Local Work, Statewide Progress
Conservation Districts coordinate financial, technical and educational resources locally for the conservation of soil, water, and other natural resources. Vermont’s 14 Conservation Districts implement projects and programs to address key local resource concerns. VACD oversees regional and statewide programming while providing overall leadership and communications support. Together, the Conservation Districts are making critical and coordinated statewide progress toward the goal of improving water quality and conserving Vermont’s natural resources.
Key Projects and Programs
Land Treatment Planning
Stormwater Master Planning
Rainfall in developed areas has unique effects on water quality and the hydrologic balance of a watershed. Impervious surfaces – including rooftops, roads, sidewalks, parking lots, and compacting soils – increase the amount of water and pollutants entering streams that would otherwise infiltrate into the ground and reduces groundwater recharge. Conservation Districts work to identify and install Green Stormwater Infrastructure (GSI) practices and stormwater retrofits to increase infiltration, reduce stormwater runoff, and improve water quality.
Nutrient Management Planning Assistance
Conservation Districts assist Small Farm Operations (SFOs) develop Nutrient Management Plans (NMPs) with the collection of field and farm data, preparation of maps, and organization of records. Once prepared, farms enroll in the University of Vermont Extension’s winter class called, “Digging In: A Nutrient Management Class for Farmers” and write their own NMPs.
Benefits of having an NMP:
- Save money – reduce fertilizer costs and increase productivity
- Gain a better understanding of local ecosystems
- Helps your farm comply with Vermont’s Required Agricultural Practices (RAPs)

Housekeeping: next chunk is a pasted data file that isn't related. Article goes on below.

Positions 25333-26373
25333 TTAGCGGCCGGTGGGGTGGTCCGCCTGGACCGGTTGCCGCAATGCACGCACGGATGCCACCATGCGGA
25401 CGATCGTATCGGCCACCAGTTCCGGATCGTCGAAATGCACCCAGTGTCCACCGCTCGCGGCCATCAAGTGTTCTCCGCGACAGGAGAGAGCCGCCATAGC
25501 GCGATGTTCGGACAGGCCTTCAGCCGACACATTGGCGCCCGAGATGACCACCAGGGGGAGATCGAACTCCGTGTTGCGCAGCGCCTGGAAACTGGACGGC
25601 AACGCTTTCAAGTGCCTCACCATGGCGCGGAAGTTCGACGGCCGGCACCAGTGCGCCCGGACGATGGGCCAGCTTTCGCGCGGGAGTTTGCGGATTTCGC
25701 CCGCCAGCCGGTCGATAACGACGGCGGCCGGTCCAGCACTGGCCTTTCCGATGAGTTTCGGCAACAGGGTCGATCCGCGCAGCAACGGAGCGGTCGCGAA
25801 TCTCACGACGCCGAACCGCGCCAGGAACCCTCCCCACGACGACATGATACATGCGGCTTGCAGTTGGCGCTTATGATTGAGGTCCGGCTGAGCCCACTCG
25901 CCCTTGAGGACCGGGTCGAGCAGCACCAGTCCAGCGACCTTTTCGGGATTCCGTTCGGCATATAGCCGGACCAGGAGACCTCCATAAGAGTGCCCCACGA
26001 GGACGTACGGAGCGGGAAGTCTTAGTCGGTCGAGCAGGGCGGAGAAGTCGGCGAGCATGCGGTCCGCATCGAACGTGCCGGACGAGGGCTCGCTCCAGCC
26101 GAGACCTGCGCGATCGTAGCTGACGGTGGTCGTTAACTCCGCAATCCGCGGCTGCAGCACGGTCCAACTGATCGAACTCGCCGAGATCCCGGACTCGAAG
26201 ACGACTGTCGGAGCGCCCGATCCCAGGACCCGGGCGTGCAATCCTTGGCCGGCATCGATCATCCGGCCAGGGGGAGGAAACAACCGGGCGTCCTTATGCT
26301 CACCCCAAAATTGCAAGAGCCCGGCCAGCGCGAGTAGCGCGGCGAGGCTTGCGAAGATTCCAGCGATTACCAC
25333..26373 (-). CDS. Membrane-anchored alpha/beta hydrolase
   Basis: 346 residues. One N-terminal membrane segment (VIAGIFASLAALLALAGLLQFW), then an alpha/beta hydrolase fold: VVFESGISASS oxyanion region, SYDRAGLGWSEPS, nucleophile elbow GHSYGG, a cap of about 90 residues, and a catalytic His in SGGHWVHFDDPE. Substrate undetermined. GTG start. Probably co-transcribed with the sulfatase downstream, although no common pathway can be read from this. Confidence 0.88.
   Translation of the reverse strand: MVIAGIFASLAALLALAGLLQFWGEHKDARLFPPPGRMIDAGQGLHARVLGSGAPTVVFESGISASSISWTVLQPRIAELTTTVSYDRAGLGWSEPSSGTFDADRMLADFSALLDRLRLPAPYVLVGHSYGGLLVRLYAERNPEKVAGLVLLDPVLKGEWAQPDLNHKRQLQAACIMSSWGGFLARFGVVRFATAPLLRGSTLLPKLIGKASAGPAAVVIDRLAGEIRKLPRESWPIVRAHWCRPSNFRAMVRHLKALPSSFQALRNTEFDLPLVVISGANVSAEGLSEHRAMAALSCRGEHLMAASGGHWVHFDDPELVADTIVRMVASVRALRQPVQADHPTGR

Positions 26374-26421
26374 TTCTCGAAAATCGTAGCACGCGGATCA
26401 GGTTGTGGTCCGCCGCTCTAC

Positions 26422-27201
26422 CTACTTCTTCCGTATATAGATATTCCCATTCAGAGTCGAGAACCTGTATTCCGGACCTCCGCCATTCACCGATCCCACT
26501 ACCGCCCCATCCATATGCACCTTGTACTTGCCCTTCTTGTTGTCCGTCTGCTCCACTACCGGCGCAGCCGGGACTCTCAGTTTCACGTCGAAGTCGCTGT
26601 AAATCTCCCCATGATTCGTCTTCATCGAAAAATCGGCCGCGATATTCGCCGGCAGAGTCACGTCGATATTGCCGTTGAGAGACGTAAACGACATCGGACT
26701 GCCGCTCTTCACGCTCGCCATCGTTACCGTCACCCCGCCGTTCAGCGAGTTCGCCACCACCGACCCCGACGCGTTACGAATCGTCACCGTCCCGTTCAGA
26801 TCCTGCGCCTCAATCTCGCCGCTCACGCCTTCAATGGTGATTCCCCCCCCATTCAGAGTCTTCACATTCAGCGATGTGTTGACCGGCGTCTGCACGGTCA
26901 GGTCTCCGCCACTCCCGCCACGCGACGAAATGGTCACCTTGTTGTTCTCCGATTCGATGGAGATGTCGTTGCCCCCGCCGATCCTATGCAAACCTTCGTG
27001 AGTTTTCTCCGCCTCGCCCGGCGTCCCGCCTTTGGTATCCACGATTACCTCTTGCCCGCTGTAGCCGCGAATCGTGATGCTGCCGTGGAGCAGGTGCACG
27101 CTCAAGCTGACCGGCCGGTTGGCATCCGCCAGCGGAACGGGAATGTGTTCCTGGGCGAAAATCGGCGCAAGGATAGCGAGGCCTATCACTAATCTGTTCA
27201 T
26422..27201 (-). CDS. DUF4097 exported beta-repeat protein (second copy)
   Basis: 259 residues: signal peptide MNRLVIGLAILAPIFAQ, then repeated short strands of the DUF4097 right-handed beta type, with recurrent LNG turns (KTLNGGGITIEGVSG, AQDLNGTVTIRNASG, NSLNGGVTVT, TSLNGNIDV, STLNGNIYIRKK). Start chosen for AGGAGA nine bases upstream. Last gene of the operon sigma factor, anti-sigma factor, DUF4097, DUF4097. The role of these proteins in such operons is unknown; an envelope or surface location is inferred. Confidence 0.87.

- Creates a more positive public image for your farm by showing your efforts to improve water quality
River Corridor & Basin Planning
Small Farm Outreach
The Conservation Districts along with VACD staff are directly assisting farming operations to balance their operation with healthy waterways. In 2016, twenty VACD technical staff helped farmers plan for and implement conservation practices to improve water quality throughout Vermont and assisted farmers in accessing financial support to complete these practices.
Trees for Streams & Lakeshore Buffering
The Conservation Districts’ signature riparian buffer program, Trees for Streams, has been active since 1999 and expanded from a program at the Lamoille County Conservation District to a key statewide program. The program focuses on installing vegetated buffers along streams to enhance riparian habitat, improve stream health and floodplain function, and protect water quality.
Similar to Tress for Streams, Lakeshore Buffering addresses natural resource concerns such as erosion, runoff, and habitat fragmentation.
Portable Skidder Bridge Rentals
Conservation Districts around the state provide Portable Skidder Bridges for rent to help protect waterways during logging operations.
Aquatic Organism Passage Restoration
The Winooski Natural Resource Conservation District, in partnership with the Vermont Department of Environmental Conservation, the Vermont Department of Fish and Wildlife, Partners for Fish and Wildlife, and the towns of Jericho, Underhill, and Westford, work with select engineers and consultants to develop a strategy for either replacing or retrofitting culverts in an effort to make them more suitable for aquatic organism passage.
Rural Fire Protection
The Vermont Rural Fire Protection Program, formerly known as the Vermont Dry Hydrant Program, helps reduce the risk of injury, loss of life, and damage to property and natural resources in rural areas. VACD works with the Vermont Rural Fire Protection Task Force to assist local fire departments and towns in their efforts to improve the safety welfare of Vermont communities through the installation of dry hydrants. Contact Troy Dare, Rural Fire Protection Program Manager, at email@example.com.
Green Stormwater Infrastructure